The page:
Washington's Screwed-Up Sex-Offender Registry

How leaving cops to sort out who's dangerous can change lives in an instant.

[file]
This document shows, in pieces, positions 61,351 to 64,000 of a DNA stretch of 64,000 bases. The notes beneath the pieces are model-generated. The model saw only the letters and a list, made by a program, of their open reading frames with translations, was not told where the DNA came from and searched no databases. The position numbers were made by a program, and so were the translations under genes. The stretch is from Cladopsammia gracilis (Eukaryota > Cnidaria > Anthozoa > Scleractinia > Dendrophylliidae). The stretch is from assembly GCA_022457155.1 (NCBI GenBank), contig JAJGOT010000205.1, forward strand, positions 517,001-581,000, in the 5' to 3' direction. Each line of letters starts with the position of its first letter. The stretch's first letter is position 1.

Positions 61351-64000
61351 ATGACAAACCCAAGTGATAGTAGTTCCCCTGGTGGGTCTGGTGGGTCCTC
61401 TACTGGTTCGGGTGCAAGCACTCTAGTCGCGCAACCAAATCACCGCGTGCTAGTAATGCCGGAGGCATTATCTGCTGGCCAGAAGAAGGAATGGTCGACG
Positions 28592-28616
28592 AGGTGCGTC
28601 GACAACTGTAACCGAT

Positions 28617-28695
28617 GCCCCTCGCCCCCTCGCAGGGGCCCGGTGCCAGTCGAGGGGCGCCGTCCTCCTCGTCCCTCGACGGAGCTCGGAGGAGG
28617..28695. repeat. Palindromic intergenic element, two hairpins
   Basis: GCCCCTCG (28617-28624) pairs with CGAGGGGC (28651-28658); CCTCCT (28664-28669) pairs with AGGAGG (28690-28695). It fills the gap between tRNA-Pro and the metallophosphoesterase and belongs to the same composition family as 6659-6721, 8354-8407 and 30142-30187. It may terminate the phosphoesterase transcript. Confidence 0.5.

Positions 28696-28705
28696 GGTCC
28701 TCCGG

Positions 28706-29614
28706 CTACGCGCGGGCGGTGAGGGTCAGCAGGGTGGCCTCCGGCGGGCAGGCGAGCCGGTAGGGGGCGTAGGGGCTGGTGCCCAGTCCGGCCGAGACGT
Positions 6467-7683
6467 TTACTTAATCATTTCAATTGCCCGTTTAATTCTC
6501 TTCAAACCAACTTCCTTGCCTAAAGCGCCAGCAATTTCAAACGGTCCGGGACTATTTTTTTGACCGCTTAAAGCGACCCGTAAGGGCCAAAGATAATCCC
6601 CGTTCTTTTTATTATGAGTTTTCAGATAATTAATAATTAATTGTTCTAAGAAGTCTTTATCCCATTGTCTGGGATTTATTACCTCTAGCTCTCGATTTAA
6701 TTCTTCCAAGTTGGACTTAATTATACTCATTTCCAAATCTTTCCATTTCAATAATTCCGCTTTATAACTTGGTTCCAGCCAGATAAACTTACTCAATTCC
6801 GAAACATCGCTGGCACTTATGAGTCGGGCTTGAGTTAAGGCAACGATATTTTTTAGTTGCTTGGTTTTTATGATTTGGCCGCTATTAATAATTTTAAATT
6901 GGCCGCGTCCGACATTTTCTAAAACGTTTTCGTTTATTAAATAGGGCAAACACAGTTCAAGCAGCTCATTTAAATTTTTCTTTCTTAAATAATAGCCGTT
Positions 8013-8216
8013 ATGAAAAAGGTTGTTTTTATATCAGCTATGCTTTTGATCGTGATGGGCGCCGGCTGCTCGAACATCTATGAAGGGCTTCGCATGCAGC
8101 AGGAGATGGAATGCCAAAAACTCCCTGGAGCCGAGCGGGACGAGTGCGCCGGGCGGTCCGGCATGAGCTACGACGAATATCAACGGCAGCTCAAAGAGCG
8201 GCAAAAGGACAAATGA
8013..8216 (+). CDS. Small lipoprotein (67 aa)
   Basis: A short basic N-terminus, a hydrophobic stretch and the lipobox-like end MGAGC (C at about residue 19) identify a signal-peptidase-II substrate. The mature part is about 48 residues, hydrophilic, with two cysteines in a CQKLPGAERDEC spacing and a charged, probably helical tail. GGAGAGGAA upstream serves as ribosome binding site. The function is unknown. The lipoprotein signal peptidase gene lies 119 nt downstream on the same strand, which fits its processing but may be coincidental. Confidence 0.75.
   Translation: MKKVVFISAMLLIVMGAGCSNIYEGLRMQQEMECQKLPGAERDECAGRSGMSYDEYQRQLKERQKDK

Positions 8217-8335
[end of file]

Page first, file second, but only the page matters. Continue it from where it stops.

Eighteen years ago, "Joseph" did something extremely stupid. Early on a July morning, and by his own telling so tweaked out on meth that he had lost his grip on reality, the then-23-year-old crawled through the window into the bedroom of what had been his childhood home and curled up next to the current occupant, a 12-year-old girl, leaving only after she startled awake and turned on the light. It is an incident that Joseph, who like other registered sex offenders in this article has been granted anonymity in exchange for freely sharing his story, has quite literally never lived down. Now 41, he resides in the shadow of Mount Adams in southwestern Washington with his common-law wife of five years, their 3-year-old daughter, and her children from two previous relationships, ages 5, 13, and 14. Most afternoons and evenings, while his spouse is at work, it is his responsibility to look after the kids. On a recent afternoon, the older ones stay in their rooms while the younger two—Joseph's daughter and the boy he has raised since he was four months old—compete relentlessly for his attention, treating him as equal parts authority figure and jungle gym. Joseph, who wears his hair pulled back in a ponytail, has a long, brown beard flecked with gray and a timeworn face hinting at a past discordant with the loving tone he takes with his children today. A convicted car thief and truant at 15, he spent the bulk of the next six years in juvenile detention. By 21, he'd been nabbed twice on burglary charges. In 1993, after pleading guilty to lewd and lascivious behavior with a minor under 14 for the incident in his old bedroom, he spent more than four years in prison, a stay extended by at least three suicide attempts. After getting out, Joseph attempted to turn his life around. A stint at community college ended with an associate's degree, a pile of student loans, and an accusation, in 1999, that he'd stalked another student. The incident resulted in a parole violation, but no criminal charges. His most recent arrest, for grabbing an ex-girlfriend's arms and shaking her chair, resulted in a misdemeanor domestic battery conviction. That was in 2003. He has not reoffended sexually. "[Joseph] is a great guy, but he's manic-depressive," says the former girlfriend, a psychology professor at the community college he attended, who broke off their five-year relationship in 2005. When he's manic, she says, "he's very forceful, but not in a destructive way." During one episode, she recalls, he spent a weekend sanding down all her floors. Whether you believe Joseph is a man who has overcome his checkered past or a danger to the women and children around him, one thing seems beyond debate: He did not go from being one of these things to the other within the past 18 months. Except, in the eyes of the law, that is exactly what happened. In February 2010, Joseph received a letter from the Klickitat County Sheriff's office. Four years earlier, he'd moved from California, registered as a sex offender, and was made a level 1, the lowest risk to reoffend in Washington state's three-tiered sex-offender classification system. Now, the letter informed him, a county sex-offender panel had revisited his file, and he would become a level 2. The change was not trivial. Previously, only cops and those requesting specific information about him would be aware of his sex-offender status. Now his name and photograph would go up on the public sex-offender website, along with the block he lived on, and police would have the option of going door-to-door to alert his neighbors. Joseph's case highlights a simple but persistent flaw in Washington state's pioneering sex-offender community-notification system, which was born more than two decades ago in the wake of a horrific crime. State corrections officials place risk levels on many of Washington's approximately 20,000 registered sex offenders, the overwhelming majority of them male. But the final decision on the offender's level—and, by extension, whether the public knows he is an offender—resides with the sheriff or the police chief where the offender lives. In some cases, there are delays before files are properly reviewed. In others, sex-offender levels are raised in ways critics say arbitrarily drive offenders out of some areas of the state and into others, including Seattle. In addition, critics contend, the decentralized system adds uncertainty to the lives of sex offenders, increasing the risk they pose to others. For Joseph, his new status has had real consequences. Shortly after he became a level 2, he was fired from his job—in part, he believes, because of the level change. With the 5-year-old he's raised as his son set to begin kindergarten in the fall, he worries the boy's classmates will tease him for having a sex offender for a father. "If it was just me, I wouldn't care," he says. "But I have little ones to take care of."  Earl Shriner was on the prowl the Saturday evening in May 1989 that he came across fair-haired, 7-year-old Ryan Hade riding his bike in the small park near both their homes in south Tacoma. Dragging the boy out of view into a nearby woods, Shriner tied a noose tight around his neck and raped him repeatedly. Before leaving him bloodied, caked in mud, and semiconscious near a drainage ditch, Shriner cut off Hade's penis. Before the attack, Shriner would have been labeled a high-risk offender—if such a term had then existed. Diagnosed as mentally retarded at age 3, he spent his youth in and out of juvenile centers and mental institutions. As a boy, he was caught setting off firecrackers in the rectums of dogs. In 1966, while at a reform school, he led teachers to a classmate tied to a tree and strangled to death. Deemed insane, Shriner was sent to Western State Hospital, where he stayed until his release five years later. In 1977, Shriner pled guilty to kidnapping and assaulting two teenage girls he'd picked up hitchhiking. He was sentenced to 10 years in prison, where he did nothing to mitigate his reputation as a dangerous man not fit for the outside world. His cellmate reported to authorities that he had talked about getting a van with cages in it to kidnap, sexually torture, and murder children. As Shriner's release date neared, a list was found in his cell of items he'd need to carry out similar plans. His freedom pending, corrections officials, armed with a psychiatric review finding that he had "unusual sexually sadistic fantasies and plans to carry them out," tried to get Shriner involuntarily placed in a mental institution. But because he wasn't acting in a sexually violent manner at the time, and because it wasn't clear that his predatory inclinations were the direct result of his mental illness, there were no legal grounds to have him committed. It wasn't that the system had broken down, but that it had reached the limits of its power. "We did everything legally possible to keep him in custody," Kathryn S. Bail, then the chair of the Indeterminate Sentencing Review Board—Washington state's parole board—told The Oregonian at the time. After finding the young boy alive but near-comatose, the cops had little trouble tracking down Shriner. They knew his history of attacking children; they knew where he lived; they even knew of his tendency to keep a rope close at hand. That he was swiftly arrested and charged with first-degree counts of attempted murder, rape, and assault was little consolation to a public staggered with fury that a man with such a background could be at large and living anonymously. By the time Hade's mother organized a "Tennis Shoe Brigade" rally that August, where protesters dumped 1,600 pairs of footwear at at Governor Booth Gardner's office with notes attached like "These are the shoes of a beautiful 18-year-old girl who was murdered last summer," the wheels of change were already spinning. Sensitive to the depth of public anger, Gov. Gardner tapped Norm Maleng, the widely respected King County Prosecutor who had attempted to unseat him in the previous year's gubernatorial election, to figure out how best to upgrade the system. The fruit of those efforts, known as the Community Protection Act of 1990, would represent a radical departure from previous sex-crime statutes, and would serve as a template for laws soon enacted in other statehouses throughout the country. In addition to drastically increasing punishment for sex crimes, the Community Protection Act allowed for civil commitment of sexual predators after their prison terms were up. With the government's awesome new power to preventively lock up people for the rest of their lives, the broader impact of the legislation was not immediately clear: With the stroke of a pen, Gov. Gardner had ushered in a new era in American life—the age of the public sex-offender registry.  Washington's sheriffs and police chiefs wasted no time in getting into the spirit of the Community Protection Act. In February 1990—five months before the law took effect—then–Tacoma Police Chief Ray Fjetland called a press conference to announce the name and address of an "extremely dangerous, extremely violent" child molester due to be released from prison into his city. As the Los Angeles Times reported at the time, there were just two problems: The man named was actually the father of the 23-year-old sex offender. And the intended target, though convicted of indecent liberties, arson, and criminal mischief, had not been convicted of molesting children. Despite the embarrassment, Fjetland stood by his initial warning. Later that year, a Pierce County sheriff's deputy covered Eatonville in flyers bearing the name of a newly released sex offender, along with the name, address, and phone number of an elderly woman who had once been his foster mother. For days afterward, the woman received dozens of angry, sometimes threatening phone calls. She had little to say in response, as she hadn't been in touch with her onetime foster son for years. And when, in the summer of 1993, a convicted rapist named Joseph Gallardo was pending release from prison to his house in Lynnwood, the Snohomish County Sheriff's office stuck flyers on his neighbor's doors, some of which residents blew up and taped to telephone poles. Gallardo, the posters announced, "has sadistic and deviant sexual fantasies which include torture, sexual assault, human sacrifice, bondage, and the murder of young children." The day he was to return to his home, it was burned to the ground. For seven years after passage of the act, there were no rules on when or how local law enforcement could notify the public of sex offenders in their midst, or on which sex offenders were worthy of notification. An arm of the corrections department created by the Community Protection Act, named the End of Sentence Review Committee, would release information to local authorities about offenders coming out of prison, and the locals, aided by a model policy set forth by the nonprofit Washington Association of Sheriffs and Police Chiefs, would decide how to proceed. "We were given no guidelines, no information [on how to set levels]. We were just told to go out and do it," says Don Pierce, then the Bellingham Chief of Police, now executive director of the Washington Association of Sheriffs and Police Chiefs. While he was sensitive to the damage that publicizing an offender would do to his chances of getting his life back together, he says, "the bottom line, if I was undecided and had to take a chance, I sided with protecting the community." In 1997, the system was overhauled, and lent an air of uniformity. The End of Sentence Review Committee, made up of members from corrections, juvenile rehabilitation, the parole board, and law enforcement, studies each sex offender coming out of prison. It evaluates each offender using tools modeled after the insurance industry's. In addition to the crime itself, this method incorporates factors such as how long ago it happened, how many other victims the offender had violated, whether he knew them, whether he had since been accused or convicted of further crimes, whether he had since been in a stable relationship, and whether he had a job. After careful evaluation, the committee sets a level for the offender—1, 2, or 3—based on his risk of reoffending—and forwards it with the offender's file to local authorities. Information in hand, the locals do as they see fit. The system is still in use today.  It was three in the morning on July 7, 2004, and as "Daniel" tells it, he was going for a walk in the South Mercer Playfields after visiting his friend's nearby home. A self-described night owl, Daniel came upon a bathroom and went inside to pee. As he was washing his hands, a female police officer appeared at the door. Did he have anything to do with the paintball paint splattered on the side of the building? she asked. Daniel insisted that he didn't. The officer took his ID and ran his name, discovering that he'd been a registered level 2 sex offender for a decade. "Then you start getting the real bad treatment," Daniel says. The officer asked him about his necklace, which has a replica King County Sheriff's badge on it roughly the size of a dime. It was a gift from a friend, he told her. When the officer took a look in his car, she found a King County Sheriff's baseball cap, a Maglite flashlight, and a ham radio. The hat, Daniel told her, was another gift, and he'd never worn it. The flashlight was for emergencies. And he was a licensed ham radio operator. When the questions kept coming, Daniel lost patience. "If you want to arrest me, arrest me," he said, putting his hands out in front of him. When the officer declined, Daniel got in his truck and drove home. The next day, Det. Robert Shilling of the Seattle Police Department put out a public bulletin with the headline "SEX OR KIDNAPPING OFFENDER INFORMATION BULLETIN LEVEL 3 NOTIFICATION OF RELEASE." After listing Daniel's history—he served 20 months starting at age 18 for propositioning an 11-year-old boy for sex, and by his own account had been sexually active, and aggressive, since before he was of school age—Shilling moved on to more recent events. Daniel, he wrote, "is clearly acting out. He was found by Mercer Island Police in a darkened park bathroom with a bottle of lotion at 3 AM. He said he was meeting a friend. Police subsequently found a King County police hat, flashlight, and King County miniature police badge on a necklace in his possession." Daniel was never asked about the lotion, he says, and he had no idea it was, as the police report says, "in the corner of the restroom." After his level was raised, other ham operators, uneasy with a level 3 sex offender among their ranks, persuaded the FCC to revoke his radio license. Daniel, an operator since age 14, appealed. Because his level 3 status was central to his losing the license, the Washington, D.C., administrative law judge in the case felt free to analyze Shilling's actions. To begin with, the judge wrote five years after the incident, the bulletin wrongly made it seem as if Daniel had just gotten out of prison. "Even worse, it was not made clear that his offenses did not include kidnapping, leaving the inference that [Daniel] had been a kidnapper." Noting that Shilling had referred to Daniel as a "clown" in an e-mail to another cop, the judge also slammed the detective for engaging in "petty, needless name calling." As for the re-leveling, which Shilling testified he then had the sole authority to do in Seattle, the judge found it "unjustifiable," and restored Daniel's ham license. But despite 19 years with a clean record, Daniel is still a level 3 sex offender, meaning he is considered likely to have predatory tendencies. He acknowledges his past misdeeds, but given that his status has made finding a job nearly impossible and the thought of trying to move and get approval from another landlord overwhelming, he wonders about the utility of notification in general—which a 1994 Washington State Supreme Court ruling, State v. Ward, found does not, and so must not, "constitute punishment." "How does it stop me from molesting anyone if I want to?" he asks, quickly adding that he does not, in fact, want to. "The whole thing is just really screwy to me. It doesn't protect people and causes hysteria and makes it hard for people who screwed up in their life to start over," he says. "You either have to kill us when we do it or face the fact we have to get integrated back into society someday." The judge in Daniel's case also admonished Shilling for using the wrong methodology to determine Daniel's level during a subsequent reassessment in 2008. Shilling used the Washington State Sex Offender Screening Tool, which is intended to evaluate offenders just out of prison—not 16 years out, as Daniel was then. Another tool, called the Static-99—a 10-question worksheet that is the most widely used of its kind in the world—would have been preferable, the judge wrote. There is no standard worksheet, or "tool," that police use to determine a sex offender's level. The Washington Association for Sheriffs and Police Chiefs conducts training and puts out a "model policy" for law-enforcement leveling which recommends the Static-99. But how cops level sex offenders is ultimately up to each department. Seattle is now using the Static-99. Klickitat County, where Joseph lives, uses an older worksheet called the Washington State Sex Offender Risk Level Classification. Until last year, Mason County used one of its own creation, which required offenders to list, among other things, their religion. No one keeps track of which methods different departments use. In the first seven months of this year, the End of Sentence Review Committtee assigned levels to 463 sex offenders. Of those, 21 were re-leveled after an initial review by local law enforcement. When local authorities change offenders' levels at any point thereafter, they are not required to report the change to the state. Those numbers are not available. Washington's leveled sex offenders break down as 70 percent level 1, with the remainder at levels 2 and 3. According to the latest State Patrol figures available, from 2009, a fourth category of offender, 12 percent of the total, has no level at all. These are listed as "unknown," indicating that their county of residence has yet to level them, or in some cases that the paperwork has yet to make it to the State Patrol. There is also variation among counties. Sixty-nine percent of assessed offenders in King County are level 1. In Mason County, that number is 56 percent; in Thurston County, 45 percent. Deputy Chief Dean Byrd of the Mason County Sheriff's office points out that his county switched to the Static-99 last year. Of the disproportionate number of moderate- and high-risk offenders in his county, he says, "It's a statistical anomaly." Sex offenders have long been aware of these geographical inconsistencies. When Daniel was getting out of prison in 1992—when levels were still informal classifications—he recalls discussing with other offenders "where to go and where not to go." Snohomish County, he says, had a reputation as being especially inhospitable. That was also the experience of "Randy," a former store owner who acknowledges seducing many ("closer to 100 than to five," he says) teenage boys he hired to work for him over the years. After one of them turned him in, he spent two and a half years in prison for rape of a minor, getting out in 2002. Two years later, Randy moved from Seattle to a trailer park in Snohomish County, where he lived as a level 2. Bristling at what he viewed as harassment by the local sheriff's deputies assigned to monitor him (and whom he declines to name), and disappointed after his request to be reduced to a level 1 was turned down, Randy returned to Seattle. Now re-established as a successful businessman, Randy has a long-term boyfriend near him in age, and, after years of treatment, an understanding, he says, that "even though [many teenaged boys] are horny and have a lot of hormones, it's not my place as an adult to give them an experience." With the help of his lawyer and the approval of the Seattle detective assigned to keep tabs on him, Randy managed to get reduced to a level 1. Now 70, he'd like to relocate somewhere outside the city. "The bad news is, I can't move to Snohomish," he says. "There's nothing that prevents a detective there from totally ignoring what a detective here has decided."  Adam Walsh was 6 years old when he was kidnapped from the parking lot of a Sears store in Hollywood, Fla., in 1981. Two weeks later, fishermen in nearby Vero Beach found his severed head. His body was never recovered. Twenty-seven years later, police would name longtime suspect and long-deceased serial killer Ottis Toole as the culprit. For Adam's father, a developer of posh hotels, his son's brutal demise would spur a change of career. John Walsh began by founding the Adam Walsh Child Resource Center, which later merged with the National Center for Missing and Exploited Children, on whose board he still sits. He successfully lobbied for passage of the Missing Children Act of 1982, and went on to host America's Most Wanted, the ubiquitous TV show, for 23 years, until its cancellation in June. But for all his tireless pursuit of bad guys, Walsh's most lasting contribution to American criminal justice may turn out to be his fierce championing of a piece of federal legislation particularly close to his heart: the Adam Walsh Act. Passed unanimously by both houses of Congress and signed into law by then-President George W. Bush on July 27, 2006, it is a sweeping, if somewhat obscure, law. Designed to update the mid-1990s federal sex-offender laws that followed in the wake of Washington's Community Protection Act, it threatens to slash millions of dollars in federal crime-prevention grants to states refusing to adopt a uniform, hard-line sex-offender management scheme. In addition to lifetime registration for most offenders, it mandates leveling offenders based solely on their crimes, as opposed to their risk of reoffending. Perhaps most significantly, it would put the name, photograph, home address, and employer of every offender, regardless of level—or tier, the term the feds prefer—on a nationwide public registry. Even for many with scant empathy for sex offenders, it goes too far. Appearing before Congress in 2009 as part of a failed bid to repeal key portions of the act, Detective Shilling, himself abused as a child, sharply denounced it a "faulty alternative" to the risk-assessment approach used in Washington state. Making most offenders level 3's, as the law would do, "will cause great confusion and anxiety to the citizens as they believe each of these offenders is a high risk to reoffend. That just is not true." After two year-long extensions, Governor Christine Gregoire sent the state's "implementation packet" for the Adam Walsh Act to the feds in June. While claiming that Washington "substantially complies" with the new rules, Gregoire insisted that the state intends to keep its current system in place because "a risk-based model is a superior predictor of recidivism than an offense-based model." Changing course, she wrote, would "not allow law enforcement to focus its limited resources on the most dangerous offenses." On August 17, the feds replied. "Based on our analysis of the entirety of the materials submitted to our office, Washington has not substantially implemented [the Adam Walsh Act] at this time," wrote the Department of Justice's Linda Baldwin.  According to a study published in May in the International Journal of Law and Psychiatry, two-thirds of America's approximately 670,000 registered sex offenders are publicly named and pictured. In some states, like Minnesota, the shamed include only the most obviously dangerous offenders. In others, they include exhibitionists and public urinators. While it is clear that public notification stirs fear, can lead to vigilantism, makes it harder for offenders to find work, and leads to less stability in their family lives, a question lingers: Does it make us safer? Roughly 15 studies have looked at this question over the past decade, and have with few exceptions come to the same conclusion: There is no clear connection between community notification and keeping sex offenders from reoffending. A 2008 University of Michigan study, for instance, found that while notification may act as a deterrent to committing sex crimes in the first place, it increases the desperation of those on the list, making them more likely to commit crimes. "For the most part, the research is showing that there has not been a reduction in reoffending that can be attributed to registry and notification laws," says Jill Levenson, an associate professor of psychology at Lynn University and a leading researcher on the effects of sex-offender registries. When the majority of offenders are publicly listed, she adds, the most dangerous ones become "a needle in the haystack." This is not to say, however, that sex offenders are more likely to reoffend than other ex-cons. A 2003 U.S. Justice Department study found that 94.7 percent of sex offenders released in 1994 were not arrested for another sex crime within the next three and a half years. Their arrest rate for all crimes over that period was 43 percent, compared with 68 percent for non–sex offenders. It is also worth noting that those whom the system has identified as highly dangerous sexual predators—the Earl Shriners of the world—have been removed from the equation. In addition to imposing longer prison terms, Washington state keeps more than 300 would-be Shriners on McNeil Island in indefinite, preventative detention. Don Pierce takes issue with this line of reasoning. On whether notification works, he says, "There's too much viewing offenses in the aggregate and forgetting about individual victims. There's no way to measure whether I was able to prevent my daughter from being raped by a guy being released to my neighborhood" after being notified of him. Calming and reasoning with a fearful, angry crowd at a community meeting after announcing a new sex offender is coming to town, he points out, is a task that falls squarely on law enforcement. "I don't see folks from the [End of Sentence Review Committee] standing in a room of outraged citizens," he says. "Don't give me that responsibility and not give me the authority" to set the levels.  Terapon Adhahn was in a rage. The Thai-born former U.S. Army soldier wanted to see his son, but when he stopped unannounced at the boy's mother's Tacoma house on the afternoon of July 4, 2007, they weren't there. "I wanted to destroy a human, to cause pain," Adhahn told FBI agents 14 months later. Driving the streets of Tacoma a couple hours later, he settled on his prey: Zina Linnik, a slender 12-year-old with a blonde ponytail. Waiting for her in the alley behind her house, he beckoned to her, then grabbed her and threw her in his van. After gagging and tying her up with plastic ties, Adhahn drove the 15 minutes to his Parkland home. By the time he arrived, he told the investigators, she was dead. Adhahn was a level 1 sex offender, convicted of raping his half-sister in 1990, when she was 16 and he in his mid-20's. When it emerged that he had more victims—at least two additional rapes, one ending in murder, were soon linked to him—it became clear that another sexually motivated psychopath had eluded the system. Eighteen years after the Earl Shriner fiasco, Gov. Gregoire was forced to borrow a page from Booth Gardner's book and appoint a blue-ribbon panel to investigate what went wrong. The Sex Offender Policy Board, born of that panel's recommendations, was intended to shed light on what leads to cases like Adhahn's, offer remedies, and keep lawmakers abreast of trends in sex-offender management. In attendance at its first meeting in the summer of 2008 was attorney Brad Meryhew, a silver-haired, silver-tongued Seattle specialist in sex-crime defense. Given that he'd be working alongside prosecutors, cops, and victims'-rights advocates known for their demands for ever-stiffer penalties for offenders, he didn't come in with high hopes. "I was expecting to be the lone voice in the back of the room on a lot of 10–2 or 11–1 votes," he recalls. But that wasn't what happened. Instead, in dozens of meetings over the next three years, several ideas championed by Meryhew made it through the board, often unanimously, and eventually into law. In 2010, the legislature removed certain bad acts, including drunken driving and a one-time failure to register as a sex offender, from the list of crimes that trigger the automatic reset of an offender's 10- or 15-year term on the registry. And this year, at the board's recommendation, the End of Sentence Review Committee will start assessing and recommending levels for all juvenile sex offenders entering the community—including, for the first time, the roughly half who are released from county detention or are moving to Washington from elsewhere. The final say will remain with the cops, however. Changing that has been a key focus for Meryhew on the board. A better way, he suggests, would be to empower the End of Sentence Review Committee to set levels for everyone. Local law enforcement could present its case, the offender his, and the board would decide. If either side objected, they could appeal. "If you're disputing something in Fish and Game or Licensing or anywhere else in the system, you get an administrative law judge who decides. And if you don't like their decision, you can go to superior court," he says. "I'm not trying to create a burdensome system. I want to create some predictability in the lives of sex offenders so that they can plan their future." For three years Meryhew pushed the issue, eventually winning over most board members, says Sex Offender Policy Board staffer Shoshana Kehoe-Ehlers. The prosecutors had their doubts, but the biggest stick in the mud, as Kehoe-Ehlers tells it, was the Washington Association of Sheriffs and Police Chiefs, which remained unwilling to yield the power that cops have held since the inception of the Community Protection Act. "It's an extremely sensitive, touchy, delicate issue, because leveling by law enforcement has been in place for some time," she says. For his part, Pierce makes no apology for his group's position: "Police chiefs and sheriffs understand their community way better than some state agency." In any event, it seems that the cops can breathe easy, at least for a while. In the latest round of state budget cuts, the policy board was mothballed. It won't meet again until the legislature or governor asks it to reconvene. That could be 10 weeks—or 10 years. "The joke, if you can call it that, is that we'll all see each other once there's been another horrible sex crime," says Meryhew.  As for Joseph, a couple of months ago he moved to a new place a little outside of town. The backyard of his old house abutted the deck of a popular bar, making him feel like he was in a fishbowl. By contrast, the new place is on 20 acres backing up to a national forest, complete with a swing set, a huge trampoline, and a raised swimming pool for the kids. The cops haven't been by yet to check in on him. The last thing he wants to do, he says, is "rattle the cage." That's why, shortly before publication of this article, he asked that his name not be used. He knows the cops won't have a hard time deducing who he is, but hopes that the gesture at least will show that he's not spoiling for a fight. After all, it's been more than two months, and though he reported his move to the authorities immediately, they haven't yet gotten around to updating his address. jkaminsky@seattleweekly.com